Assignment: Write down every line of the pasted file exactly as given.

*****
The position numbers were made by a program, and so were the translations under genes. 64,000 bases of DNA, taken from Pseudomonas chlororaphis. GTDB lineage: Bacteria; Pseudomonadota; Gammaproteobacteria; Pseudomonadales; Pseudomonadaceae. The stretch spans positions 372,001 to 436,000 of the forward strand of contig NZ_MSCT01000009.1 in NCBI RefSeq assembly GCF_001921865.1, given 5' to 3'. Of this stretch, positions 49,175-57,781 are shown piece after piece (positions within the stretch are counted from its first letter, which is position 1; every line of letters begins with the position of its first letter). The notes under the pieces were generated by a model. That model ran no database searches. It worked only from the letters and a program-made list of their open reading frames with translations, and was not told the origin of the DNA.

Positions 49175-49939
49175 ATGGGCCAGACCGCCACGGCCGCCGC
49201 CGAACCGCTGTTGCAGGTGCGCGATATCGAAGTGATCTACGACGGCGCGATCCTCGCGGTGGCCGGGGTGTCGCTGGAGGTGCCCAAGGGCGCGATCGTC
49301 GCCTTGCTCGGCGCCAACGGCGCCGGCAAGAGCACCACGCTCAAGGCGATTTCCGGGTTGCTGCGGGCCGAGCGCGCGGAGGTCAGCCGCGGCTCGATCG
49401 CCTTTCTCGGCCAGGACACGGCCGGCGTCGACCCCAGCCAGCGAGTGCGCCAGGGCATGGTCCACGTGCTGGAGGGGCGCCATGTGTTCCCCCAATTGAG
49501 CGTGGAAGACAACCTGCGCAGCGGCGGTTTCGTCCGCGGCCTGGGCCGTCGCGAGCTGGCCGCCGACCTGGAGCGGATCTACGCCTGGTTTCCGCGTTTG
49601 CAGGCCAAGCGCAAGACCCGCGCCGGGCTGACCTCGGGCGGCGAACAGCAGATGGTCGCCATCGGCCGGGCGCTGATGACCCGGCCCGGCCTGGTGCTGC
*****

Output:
The position numbers were made by a program, and so were the translations under genes. 64,000 bases of DNA, taken from Pseudomonas chlororaphis. GTDB lineage: Bacteria; Pseudomonadota; Gammaproteobacteria; Pseudomonadales; Pseudomonadaceae. The stretch spans positions 372,001 to 436,000 of the forward strand of contig NZ_MSCT01000009.1 in NCBI RefSeq assembly GCF_001921865.1, given 5' to 3'. Of this stretch, positions 49,175-57,781 are shown piece after piece (positions within the stretch are counted from its first letter, which is position 1; every line of letters begins with the position of its first letter). The notes under the pieces were generated by a model. That model ran no database searches. It worked only from the letters and a program-made list of their open reading frames with translations, and was not told the origin of the DNA.

Positions 49175-49939
49175 ATGGGCCAGACCGCCACGGCCGCCGC
49201 CGAACCGCTGTTGCAGGTGCGCGATATCGAAGTGATCTACGACGGCGCGATCCTCGCGGTGGCCGGGGTGTCGCTGGAGGTGCCCAAGGGCGCGATCGTC
49301 GCCTTGCTCGGCGCCAACGGCGCCGGCAAGAGCACCACGCTCAAGGCGATTTCCGGGTTGCTGCGGGCCGAGCGCGCGGAGGTCAGCCGCGGCTCGATCG
49401 CCTTTCTCGGCCAGGACACGGCCGGCGTCGACCCCAGCCAGCGAGTGCGCCAGGGCATGGTCCACGTGCTGGAGGGGCGCCATGTGTTCCCCCAATTGAG
49501 CGTGGAAGACAACCTGCGCAGCGGCGGTTTCGTCCGCGGCCTGGGCCGTCGCGAGCTGGCCGCCGACCTGGAGCGGATCTACGCCTGGTTTCCGCGTTTG
49601 CAGGCCAAGCGCAAGACCCGCGCCGGGCTGACCTCGGGCGGCGAACAGCAGATGGTCGCCATCGGCCGGGCGCTGATGACCCGGCCCGGCCTGGTGCTGC